- The Washington Times - Thursday, September 21, 2017

ASHBURN – The Redskins are 1-1 and feeling much better after a win in Los Angeles last Sunday. There’s not much time to strut, though. The Raiders are coming to town. 

Oakland is one of the NFL’s best teams. The Redskins face a difficult task in containing the Silver and Black’s multifaceted offense Sunday night in primetime. Washington needs a win to pull its record above .500 for the first time this season and to avoid heading into another tough game in Kansas City in a hole. 

Here are some of the factors, on offense and defense, that are likely to define who wins and who loses on Sunday Night Football at FedEx Field. 

When the Redskins have the ball

Kirk Cousins has had an iffy start to 2017. For Washington to keep up with the Raiders attack, Cousins will need to look more like he did last season when he was both an efficient passer and an aggressive one when going downfield. 

Cornerback David Amerson, a former Redskin himself, should spend some time matched up against former Raider Terrelle Pryor Sr., but, in general, the Redskins should try to attack Oakland’s corners on the outside. Washington has averaged 4.9 net yards per passing attempt while Oakland has averaged 7.7, but the Redskins have the personnel to do better. If they’re going to keep pace, Cousins’ connection with players like Pryor and Josh Doctson will need to show development. 

It’s not just making big plays, however. After a great outing in the run game last Sunday, Washington would do well to show that that success on the ground wasn’t just a fluke in order to keep the Raiders defense guessing. The Raiders have put up five sacks in two games, and it’s not just because of MVP-caliber defensive end Khalil Mack. Oakland has been getting its defensive backs, particularly safety Karl Joseph, involved when it dials up the blitz. 

The effect of this is twofold. First, sometimes the blitzers get home. Second, it can distract attention and blockers from Mack, making it more likely that he’s able to make big plays. Particularly if Mack goes after Redskins right tackle Morgan Moses, who is dealing with a sprained ankle, Washington will need to devote multiple blockers to him and be clear about assignments. 

That’s a nearly impossible task if the Raiders are dealing with a one-dimensional offense. The Redskins will need to make the Raiders respect both the run and the pass in order to force the defense to be reactive, not aggressive.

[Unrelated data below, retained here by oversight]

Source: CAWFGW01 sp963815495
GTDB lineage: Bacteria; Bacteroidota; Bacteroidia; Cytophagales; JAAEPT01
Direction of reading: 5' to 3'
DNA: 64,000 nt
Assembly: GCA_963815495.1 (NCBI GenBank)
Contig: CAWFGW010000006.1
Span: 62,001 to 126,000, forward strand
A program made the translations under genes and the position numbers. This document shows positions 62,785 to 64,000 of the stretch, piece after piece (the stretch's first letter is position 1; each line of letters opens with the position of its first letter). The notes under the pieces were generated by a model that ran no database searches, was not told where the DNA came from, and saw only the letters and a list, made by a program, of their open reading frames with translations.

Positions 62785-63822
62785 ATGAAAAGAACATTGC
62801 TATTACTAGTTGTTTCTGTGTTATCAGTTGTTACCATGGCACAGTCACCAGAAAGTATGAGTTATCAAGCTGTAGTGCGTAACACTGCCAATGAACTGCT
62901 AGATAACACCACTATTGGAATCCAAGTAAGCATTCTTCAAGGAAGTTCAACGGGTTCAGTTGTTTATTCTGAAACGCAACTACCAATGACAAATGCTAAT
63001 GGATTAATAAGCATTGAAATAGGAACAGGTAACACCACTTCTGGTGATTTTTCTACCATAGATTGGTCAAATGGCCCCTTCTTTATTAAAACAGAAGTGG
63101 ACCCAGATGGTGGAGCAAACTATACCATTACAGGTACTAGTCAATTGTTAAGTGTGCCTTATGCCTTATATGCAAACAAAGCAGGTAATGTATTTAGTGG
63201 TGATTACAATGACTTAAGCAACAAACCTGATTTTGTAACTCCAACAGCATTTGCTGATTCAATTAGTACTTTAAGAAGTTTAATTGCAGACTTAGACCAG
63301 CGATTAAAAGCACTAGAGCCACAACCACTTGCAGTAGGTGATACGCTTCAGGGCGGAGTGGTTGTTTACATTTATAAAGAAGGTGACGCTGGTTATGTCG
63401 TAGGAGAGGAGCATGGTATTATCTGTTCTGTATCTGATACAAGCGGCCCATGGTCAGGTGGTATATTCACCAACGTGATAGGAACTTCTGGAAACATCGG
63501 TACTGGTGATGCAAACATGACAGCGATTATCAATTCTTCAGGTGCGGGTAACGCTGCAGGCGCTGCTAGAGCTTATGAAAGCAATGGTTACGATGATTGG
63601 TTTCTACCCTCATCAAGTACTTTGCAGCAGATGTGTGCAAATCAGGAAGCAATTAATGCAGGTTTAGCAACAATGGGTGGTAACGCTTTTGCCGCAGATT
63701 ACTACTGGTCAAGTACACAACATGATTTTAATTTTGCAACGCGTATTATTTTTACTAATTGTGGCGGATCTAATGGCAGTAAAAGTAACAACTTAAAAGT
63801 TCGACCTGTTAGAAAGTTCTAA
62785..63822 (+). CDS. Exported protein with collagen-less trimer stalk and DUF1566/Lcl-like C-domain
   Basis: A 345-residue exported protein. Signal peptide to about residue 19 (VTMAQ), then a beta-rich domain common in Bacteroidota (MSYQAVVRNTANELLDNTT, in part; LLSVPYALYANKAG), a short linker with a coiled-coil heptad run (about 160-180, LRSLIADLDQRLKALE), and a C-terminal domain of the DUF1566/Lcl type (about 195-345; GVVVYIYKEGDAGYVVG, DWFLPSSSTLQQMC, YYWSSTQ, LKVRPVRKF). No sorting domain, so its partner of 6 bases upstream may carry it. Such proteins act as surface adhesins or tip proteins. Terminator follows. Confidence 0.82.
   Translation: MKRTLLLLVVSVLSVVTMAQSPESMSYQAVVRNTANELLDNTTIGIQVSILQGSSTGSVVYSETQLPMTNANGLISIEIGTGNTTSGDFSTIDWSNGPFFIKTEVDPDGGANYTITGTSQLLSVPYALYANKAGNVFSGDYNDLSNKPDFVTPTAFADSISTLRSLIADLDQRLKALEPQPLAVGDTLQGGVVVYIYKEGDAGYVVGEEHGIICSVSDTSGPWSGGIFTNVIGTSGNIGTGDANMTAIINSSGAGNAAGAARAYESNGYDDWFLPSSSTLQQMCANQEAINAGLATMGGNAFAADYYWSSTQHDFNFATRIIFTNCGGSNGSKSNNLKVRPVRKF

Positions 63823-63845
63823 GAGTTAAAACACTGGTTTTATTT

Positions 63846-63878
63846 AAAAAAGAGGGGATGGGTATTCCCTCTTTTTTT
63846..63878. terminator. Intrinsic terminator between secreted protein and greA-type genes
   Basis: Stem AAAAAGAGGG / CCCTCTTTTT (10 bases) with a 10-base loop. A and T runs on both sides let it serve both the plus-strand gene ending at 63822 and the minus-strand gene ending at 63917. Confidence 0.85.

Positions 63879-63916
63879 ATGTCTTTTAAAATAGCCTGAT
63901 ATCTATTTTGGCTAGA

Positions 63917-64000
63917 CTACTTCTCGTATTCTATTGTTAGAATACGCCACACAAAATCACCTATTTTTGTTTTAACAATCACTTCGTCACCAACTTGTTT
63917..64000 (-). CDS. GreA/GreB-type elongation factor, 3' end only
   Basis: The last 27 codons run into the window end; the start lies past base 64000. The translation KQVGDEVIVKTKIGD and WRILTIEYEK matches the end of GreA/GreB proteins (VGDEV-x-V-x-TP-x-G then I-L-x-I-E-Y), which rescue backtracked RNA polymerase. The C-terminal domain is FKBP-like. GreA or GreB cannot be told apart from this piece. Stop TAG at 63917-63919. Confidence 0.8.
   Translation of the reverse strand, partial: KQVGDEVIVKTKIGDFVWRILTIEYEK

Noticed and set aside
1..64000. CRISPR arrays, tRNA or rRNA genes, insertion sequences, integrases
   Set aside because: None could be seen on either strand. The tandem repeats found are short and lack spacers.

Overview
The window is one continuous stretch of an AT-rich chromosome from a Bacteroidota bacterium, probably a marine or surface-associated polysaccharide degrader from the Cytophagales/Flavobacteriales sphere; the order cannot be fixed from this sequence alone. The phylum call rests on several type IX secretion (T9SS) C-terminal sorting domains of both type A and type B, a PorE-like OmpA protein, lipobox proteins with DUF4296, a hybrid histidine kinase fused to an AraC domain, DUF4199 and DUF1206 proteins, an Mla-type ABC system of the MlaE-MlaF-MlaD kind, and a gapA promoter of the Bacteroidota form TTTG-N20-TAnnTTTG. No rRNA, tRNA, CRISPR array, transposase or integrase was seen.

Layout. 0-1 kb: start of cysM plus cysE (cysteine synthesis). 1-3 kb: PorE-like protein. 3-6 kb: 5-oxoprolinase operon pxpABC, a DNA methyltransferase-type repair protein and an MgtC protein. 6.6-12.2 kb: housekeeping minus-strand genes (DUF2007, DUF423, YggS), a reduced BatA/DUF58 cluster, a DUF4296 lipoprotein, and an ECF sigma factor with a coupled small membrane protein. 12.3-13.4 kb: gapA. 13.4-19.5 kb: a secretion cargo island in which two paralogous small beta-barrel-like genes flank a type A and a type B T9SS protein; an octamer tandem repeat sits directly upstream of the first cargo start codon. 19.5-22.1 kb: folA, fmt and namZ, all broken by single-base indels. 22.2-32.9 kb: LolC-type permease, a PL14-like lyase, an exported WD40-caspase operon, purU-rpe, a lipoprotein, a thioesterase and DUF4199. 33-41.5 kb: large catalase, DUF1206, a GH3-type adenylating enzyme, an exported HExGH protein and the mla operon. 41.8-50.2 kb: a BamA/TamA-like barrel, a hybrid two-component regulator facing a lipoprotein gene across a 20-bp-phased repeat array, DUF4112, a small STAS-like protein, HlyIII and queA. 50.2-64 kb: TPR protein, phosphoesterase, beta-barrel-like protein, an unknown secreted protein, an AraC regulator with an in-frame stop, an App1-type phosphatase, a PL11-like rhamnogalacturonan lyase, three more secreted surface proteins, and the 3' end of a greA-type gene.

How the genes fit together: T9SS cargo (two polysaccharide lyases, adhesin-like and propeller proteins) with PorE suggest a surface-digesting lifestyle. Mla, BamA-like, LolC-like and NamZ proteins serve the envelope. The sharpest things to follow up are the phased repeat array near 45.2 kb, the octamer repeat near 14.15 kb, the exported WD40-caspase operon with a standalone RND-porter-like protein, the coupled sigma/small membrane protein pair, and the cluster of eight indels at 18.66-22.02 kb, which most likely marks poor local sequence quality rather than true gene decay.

“I think it’s good to be able to win in multiple ways,” coach Jay Gruden said. “It’s going to be important.”

When the Raiders have the ball

It’s just through two games, but Oakland is averaging an NFL-high 35.5 points per game entering Sunday’s contest. Quarterback Derek Carr is thriving in Todd Downing’s offense and has thrown five touchdown passes with no interceptions. Out of the backfield, Marshawn Lynch, Jalen Richard and DeAndre Washington have the Raiders ranked fifth in the league with 144.5 rushing yards per game. 

“There’s nothing they’re not doing well,” Gruden said. 

One challenge with Carr is his quick release. With clean, efficient passing he’s completing 75 percent of his passes. 

“It gets frustrating for pass rushers,” Gruden said. “You know, you say, ‘Rush the quarterback, rush the quarterback,’ and the ball’s gone — at one point I think the average was under two seconds that he gets the ball out of his hands. So, the big thing is to make him feel the pressure if we don’t get home. We’ll get our hands up, maybe bat some balls, but still I think if you make the quarterback uncomfortable, even if you don’t get the sack, it can be equally as important as getting the sack.”

The other way to slow Carr’s release is to have good enough coverage that he’s not immediately sure where to throw. Bashaud Breeland and Josh Norman have both gotten off to good starts, but they’ll have their toughest challenge in Amari Cooper and Michael Crabtree. Kendall Fuller’s development should help the Redskins attack the Raiders underneath game, particularly when they move Cooper into the slot. 

On the ground, of course, the challenge is Marshawn Lynch, who has 121 rushing yards through the Raiders first two games. The Redskins are going to need to tackle soundly at multiple levels to bring him down. Washington’s run defense has been better so far this season — holding both the Eagles and Rams under 100 yards rushing — but Lynch presents another challenge especially given Mason Foster’s shoulder, which he dislocated on Sunday. 

am not going to stop him,” Gruden joked. “Hopefully, I think it’s just going to be a group effort like it is with every great back in the NFL that you face. Todd Gurley’s a different type of back but, you know, it takes more than one. He might jump over one guy and the next guy’s going to have to come get him. Marshawn might stiff arm one guy but the next two or three guys are going to come get him. It’s got to be a group effort and we’ve got to run to the football — all 11 of them on defense have got to pursue to the football with great passion.”

• Nora Princiotti can be reached at nprinciotti@washingtontimes.com.

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